By Sarah Konopka
Sarah Konopka, MA, is Principal Technical Advisor for HIV & AIDS Management Sciences for Health’s (MSH) Global HIV & AIDS Program. Follow Sarah on Twitter @HIVExpert. This article originally appeared on MSH’s Global Health Impact blog.
There was an awkward silence and then soft giggling as the girls looked at each other. I had just finished talking about strategies for persuading sexual partners to use a condom. Laughter during these skills-building and girls empowerment sessions with 30+ secondary school students in Morogoro, Tanzania was not uncommon, particularly given the sometimes sensitive topics of discussion, but this time, the joke was lost on me.
I asked the student nearest to me, a confident teenager that I knew wouldn’t be too shy to respond, why everyone was laughing. She told me, “You speak about this as if we have a choice.” She wasn’t being sarcastic or combative, nor was she complaining – she was simply matter-of-fact about it, stating her truth.
This was 2006. As a Peace Corp volunteer, I met with this group of adolescent girls every two weeks to talk about reproductive health, HIV, laws, policies, and rights. These girls were vulnerable to HIV infection and unintended pregnancy. They frequently did not have power in their romantic and sexual relationships, and for many, their first experience of sex was not by choice. More than a decade later, I think about these young women, and of their immense potential, every day, and especially today, as we commemorate World AIDS Day and 16 Days of Activism against Gender-Based Violence.
Since then, so much has changed in the global HIV response. Antiretroviral therapy (ART) has been scaled up, and nearly 21 million people living with HIV are on treatment, up from just 685,000 in 2000. Effective biomedical prevention tools have allowed us to make important progress, including in preventing mother-to-child transmission of HIV. People who are at high risk for infection can now take action to avoid HIV exposure through interventions such as pre-exposure prophylaxis (PrEP), post-exposure prophylaxis, and voluntary medical male circumcision. Management Sciences for Health (MSH) has played an important role in this, supporting countries in expanding critical programs and adopting strategies to improve access to and quality of services.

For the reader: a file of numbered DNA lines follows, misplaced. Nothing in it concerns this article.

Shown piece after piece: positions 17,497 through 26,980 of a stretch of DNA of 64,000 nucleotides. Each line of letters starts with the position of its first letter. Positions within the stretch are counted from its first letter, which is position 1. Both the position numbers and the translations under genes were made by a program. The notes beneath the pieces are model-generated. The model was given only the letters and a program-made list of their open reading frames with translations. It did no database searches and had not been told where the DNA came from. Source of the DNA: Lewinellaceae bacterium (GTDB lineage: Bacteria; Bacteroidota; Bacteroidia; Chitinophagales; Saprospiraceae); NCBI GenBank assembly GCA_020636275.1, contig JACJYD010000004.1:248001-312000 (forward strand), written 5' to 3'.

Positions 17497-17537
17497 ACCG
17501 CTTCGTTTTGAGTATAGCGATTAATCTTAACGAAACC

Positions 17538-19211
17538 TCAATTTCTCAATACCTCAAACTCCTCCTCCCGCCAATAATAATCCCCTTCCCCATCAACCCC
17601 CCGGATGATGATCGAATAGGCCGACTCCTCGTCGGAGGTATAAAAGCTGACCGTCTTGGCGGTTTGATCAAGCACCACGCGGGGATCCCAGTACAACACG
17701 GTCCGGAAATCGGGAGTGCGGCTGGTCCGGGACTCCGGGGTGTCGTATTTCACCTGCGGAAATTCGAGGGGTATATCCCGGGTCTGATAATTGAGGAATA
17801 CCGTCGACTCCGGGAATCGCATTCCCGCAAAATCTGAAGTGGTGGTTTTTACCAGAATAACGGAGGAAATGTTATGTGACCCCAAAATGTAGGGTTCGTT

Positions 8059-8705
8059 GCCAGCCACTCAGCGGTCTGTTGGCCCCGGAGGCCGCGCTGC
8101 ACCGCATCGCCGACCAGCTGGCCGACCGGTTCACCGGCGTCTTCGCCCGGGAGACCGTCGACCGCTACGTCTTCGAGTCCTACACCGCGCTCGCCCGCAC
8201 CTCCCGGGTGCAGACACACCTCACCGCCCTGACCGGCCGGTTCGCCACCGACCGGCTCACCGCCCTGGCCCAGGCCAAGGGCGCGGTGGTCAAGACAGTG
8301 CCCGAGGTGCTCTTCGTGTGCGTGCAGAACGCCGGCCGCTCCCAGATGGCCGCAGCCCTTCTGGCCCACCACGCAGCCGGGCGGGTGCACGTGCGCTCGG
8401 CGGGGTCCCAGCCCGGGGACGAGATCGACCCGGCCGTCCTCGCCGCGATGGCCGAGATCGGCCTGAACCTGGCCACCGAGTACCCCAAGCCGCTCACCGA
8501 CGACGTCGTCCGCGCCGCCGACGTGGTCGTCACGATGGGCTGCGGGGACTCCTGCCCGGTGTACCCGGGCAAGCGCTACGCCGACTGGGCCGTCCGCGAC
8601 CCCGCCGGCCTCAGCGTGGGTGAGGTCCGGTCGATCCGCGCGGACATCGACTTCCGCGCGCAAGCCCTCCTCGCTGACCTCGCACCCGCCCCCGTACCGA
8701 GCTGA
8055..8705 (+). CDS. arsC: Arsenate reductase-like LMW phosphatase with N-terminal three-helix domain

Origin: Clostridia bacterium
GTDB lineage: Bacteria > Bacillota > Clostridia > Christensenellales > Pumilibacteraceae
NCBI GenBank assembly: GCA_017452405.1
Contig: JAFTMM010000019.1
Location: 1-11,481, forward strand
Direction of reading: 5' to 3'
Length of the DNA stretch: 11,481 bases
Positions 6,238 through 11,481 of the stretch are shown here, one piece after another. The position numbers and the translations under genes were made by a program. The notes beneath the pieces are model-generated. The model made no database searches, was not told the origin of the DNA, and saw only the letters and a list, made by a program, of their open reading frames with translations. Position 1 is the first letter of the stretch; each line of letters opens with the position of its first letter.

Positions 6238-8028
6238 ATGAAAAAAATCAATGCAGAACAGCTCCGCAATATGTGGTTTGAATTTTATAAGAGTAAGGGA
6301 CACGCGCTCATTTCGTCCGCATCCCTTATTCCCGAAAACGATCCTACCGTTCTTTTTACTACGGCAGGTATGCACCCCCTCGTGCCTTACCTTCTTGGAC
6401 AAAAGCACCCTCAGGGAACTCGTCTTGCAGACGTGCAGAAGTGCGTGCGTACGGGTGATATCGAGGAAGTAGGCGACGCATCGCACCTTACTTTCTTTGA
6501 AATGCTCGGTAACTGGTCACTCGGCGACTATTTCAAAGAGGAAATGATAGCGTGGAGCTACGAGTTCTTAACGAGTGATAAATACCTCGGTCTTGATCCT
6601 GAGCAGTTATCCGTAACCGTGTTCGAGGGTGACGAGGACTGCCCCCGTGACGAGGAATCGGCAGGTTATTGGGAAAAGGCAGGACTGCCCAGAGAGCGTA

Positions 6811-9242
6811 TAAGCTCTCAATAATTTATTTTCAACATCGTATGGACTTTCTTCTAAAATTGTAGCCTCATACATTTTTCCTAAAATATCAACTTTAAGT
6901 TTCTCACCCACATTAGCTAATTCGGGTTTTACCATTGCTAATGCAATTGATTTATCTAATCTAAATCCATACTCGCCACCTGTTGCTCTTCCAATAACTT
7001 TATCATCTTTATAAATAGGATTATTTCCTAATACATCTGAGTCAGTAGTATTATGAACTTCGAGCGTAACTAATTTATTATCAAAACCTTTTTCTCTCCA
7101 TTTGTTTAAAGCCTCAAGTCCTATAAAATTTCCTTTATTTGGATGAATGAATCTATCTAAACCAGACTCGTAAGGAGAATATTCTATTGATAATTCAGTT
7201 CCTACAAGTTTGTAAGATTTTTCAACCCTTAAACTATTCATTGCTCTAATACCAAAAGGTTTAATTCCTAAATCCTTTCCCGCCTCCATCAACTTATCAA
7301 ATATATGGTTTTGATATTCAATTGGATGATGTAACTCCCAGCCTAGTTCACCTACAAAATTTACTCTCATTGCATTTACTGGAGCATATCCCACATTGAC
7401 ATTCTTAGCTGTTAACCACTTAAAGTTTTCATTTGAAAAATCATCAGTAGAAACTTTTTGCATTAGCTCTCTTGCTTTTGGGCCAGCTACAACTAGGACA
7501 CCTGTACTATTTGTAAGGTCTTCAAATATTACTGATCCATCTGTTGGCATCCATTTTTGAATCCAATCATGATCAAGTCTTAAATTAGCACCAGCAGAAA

But despite this progress, social and structural barriers remain and populations most affected by HIV still struggle to access the health and social services they need. AIDS remains a leading cause of death among women of reproductive age and young adolescents worldwide; in sub-Saharan Africa, girls and young women account for two-thirds of new HIV infections among young people.
The disproportionately high rates of infection among this group are directly linked to gender inequality, so when we talk about strategies to reach young women and girls with HIV prevention and treatment, we must also talk about gender-based violence.
Today, 15 million adolescent girls worldwide aged 15 to 19 years have experienced forced sexual intercourse or other forced sexual acts at some point in their life, and only 1% report seeking professional help, according to a recent study. Even more troubling is the fact that women and girls who have experienced violence are up to three times more likely to be infected with HIV.